Michael Steinhardt founded Steinhardt Partners in 1967 and generated 24% average annual returns over a 28 year period. He was one of the true pioneers in the industry and he recently sat down with CNBC for an interview.
The former titan talked about his time as a hedge fund manager, saying "When I was doing it, it was an elite phenomenon. Now it ain't an elite business anymore." Steinhardt is now the chairman of ETF firm WisdomTree.
Hedge Fund Differences: Then and Now
Performance: He notes that the main difference between hedge funds then and now is the goal of performance. He targeted (and achieved) outsized returns, while many funds today are happy cranking out "only" 12-14% gains.
Assets Under Management (AUM): Steinhardt also slipped in his signature phrase of "dis-economies of scale," referring to the fact that as assets under management (AUM) grew, true outperformance was harder to achieve. He chastised modern hedge funds as asset gathering behemoths with goals of making money from the assets (management fee) rather than making money from performance.
Impact of Fund Size on Returns: This is a big talking point amongst investors, especially as of late it seems. The classic example, of course, is John Paulson. His hedge fund Paulson & Co. catapulted to fame with his stellar returns shorting subprime. As his AUM has swelled, investors have raised concern and Paulson addressed his fund size in his year-end letter.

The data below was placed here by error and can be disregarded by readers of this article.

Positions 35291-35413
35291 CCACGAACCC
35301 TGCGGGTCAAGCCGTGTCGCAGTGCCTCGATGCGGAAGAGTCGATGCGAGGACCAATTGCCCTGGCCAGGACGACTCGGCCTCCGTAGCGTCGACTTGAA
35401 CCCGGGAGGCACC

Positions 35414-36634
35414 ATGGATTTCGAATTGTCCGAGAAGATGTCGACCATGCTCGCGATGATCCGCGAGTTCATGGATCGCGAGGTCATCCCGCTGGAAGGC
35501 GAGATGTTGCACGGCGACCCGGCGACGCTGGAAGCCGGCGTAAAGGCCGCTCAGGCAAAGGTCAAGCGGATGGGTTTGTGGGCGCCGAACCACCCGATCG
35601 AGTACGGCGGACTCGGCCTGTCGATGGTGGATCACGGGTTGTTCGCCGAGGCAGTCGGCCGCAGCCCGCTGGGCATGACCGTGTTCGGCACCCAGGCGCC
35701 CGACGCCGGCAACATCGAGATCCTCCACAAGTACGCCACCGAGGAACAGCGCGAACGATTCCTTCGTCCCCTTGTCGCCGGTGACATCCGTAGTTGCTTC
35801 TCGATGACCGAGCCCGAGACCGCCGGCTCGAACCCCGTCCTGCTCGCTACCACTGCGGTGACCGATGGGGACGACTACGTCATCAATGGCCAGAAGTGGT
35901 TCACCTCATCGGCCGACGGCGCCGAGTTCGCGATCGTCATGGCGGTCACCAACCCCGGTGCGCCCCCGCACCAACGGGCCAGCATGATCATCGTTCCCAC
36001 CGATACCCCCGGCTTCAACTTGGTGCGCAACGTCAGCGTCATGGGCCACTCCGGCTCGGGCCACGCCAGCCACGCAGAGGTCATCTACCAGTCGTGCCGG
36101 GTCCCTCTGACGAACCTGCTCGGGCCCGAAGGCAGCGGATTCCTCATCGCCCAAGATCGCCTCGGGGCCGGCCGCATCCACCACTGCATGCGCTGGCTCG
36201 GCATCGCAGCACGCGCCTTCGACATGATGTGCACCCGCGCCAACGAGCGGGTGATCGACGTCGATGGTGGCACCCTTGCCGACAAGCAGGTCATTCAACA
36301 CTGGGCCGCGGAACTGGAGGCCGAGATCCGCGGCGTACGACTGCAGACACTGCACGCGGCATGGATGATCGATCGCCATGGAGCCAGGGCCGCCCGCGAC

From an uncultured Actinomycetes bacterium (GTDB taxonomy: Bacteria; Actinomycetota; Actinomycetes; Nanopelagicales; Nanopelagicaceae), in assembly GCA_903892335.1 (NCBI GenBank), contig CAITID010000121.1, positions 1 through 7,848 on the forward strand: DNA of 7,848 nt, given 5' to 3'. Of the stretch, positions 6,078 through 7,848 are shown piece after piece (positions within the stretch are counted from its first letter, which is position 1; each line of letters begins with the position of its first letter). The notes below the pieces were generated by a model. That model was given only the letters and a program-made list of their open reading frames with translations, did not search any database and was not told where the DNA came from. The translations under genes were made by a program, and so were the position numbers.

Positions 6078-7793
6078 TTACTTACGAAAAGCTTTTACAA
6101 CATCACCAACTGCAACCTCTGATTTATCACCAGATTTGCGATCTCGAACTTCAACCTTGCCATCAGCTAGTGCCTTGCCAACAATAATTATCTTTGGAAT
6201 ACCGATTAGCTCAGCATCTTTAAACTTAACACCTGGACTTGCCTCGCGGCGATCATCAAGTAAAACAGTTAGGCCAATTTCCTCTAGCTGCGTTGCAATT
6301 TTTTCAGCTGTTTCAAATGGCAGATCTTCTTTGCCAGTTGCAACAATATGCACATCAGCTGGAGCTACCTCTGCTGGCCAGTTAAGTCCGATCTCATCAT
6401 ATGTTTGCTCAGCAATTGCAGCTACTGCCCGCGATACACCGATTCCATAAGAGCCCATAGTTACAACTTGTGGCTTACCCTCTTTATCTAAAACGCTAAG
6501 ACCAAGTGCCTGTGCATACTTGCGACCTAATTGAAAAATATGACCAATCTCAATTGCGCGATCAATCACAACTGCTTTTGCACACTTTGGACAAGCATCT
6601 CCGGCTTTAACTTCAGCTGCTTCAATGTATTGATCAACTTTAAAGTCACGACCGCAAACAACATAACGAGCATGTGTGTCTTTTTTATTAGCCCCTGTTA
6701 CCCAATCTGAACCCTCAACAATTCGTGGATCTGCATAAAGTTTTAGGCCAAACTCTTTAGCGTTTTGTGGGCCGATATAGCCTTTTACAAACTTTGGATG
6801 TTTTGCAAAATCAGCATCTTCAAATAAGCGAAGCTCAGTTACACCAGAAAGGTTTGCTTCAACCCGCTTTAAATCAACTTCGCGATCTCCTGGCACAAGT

Maverick Capital's hedge fund founder Lee Ainslie also wrote a quarterly letter to refute the notion that large fund size negatively impacts a manager's ability to generate returns.
Steinhardt's point (and it's a good one), is that regardless of whether or not these funds generate performance, the funds are still making money due to the management fee on a sizable chunk of assets.
Hedge Fund Herding: The hedge fund legend also points out that so many managers are using similar strategies these days, whereas he was one of the few employing them in his time. This is yet another topic that high profile funds have been forced to address via investor letters. Viking Global's Andreas Halvorsen wrote about hedge fund herding here (scroll down in the post).
In short, Steinhardt raises some valid points about how hedge funds have slightly strayed from their original incarnation. The reason? Money, of course.
He's not alone in his concern, either. After all, so many prominent funds wouldn't have to address such issues had they not seen continuous signs of concern from their investors.
You can watch Steinhardt's interview below where he also gives his macro outlook and oddly enough goes on a tirade against Warren Buffett.
In the video, Steinhardt also briefly mentions that he remains short 2-year Treasuries. You can also read his past thoughts on why he thinks treasuries are foolish.
Read more here.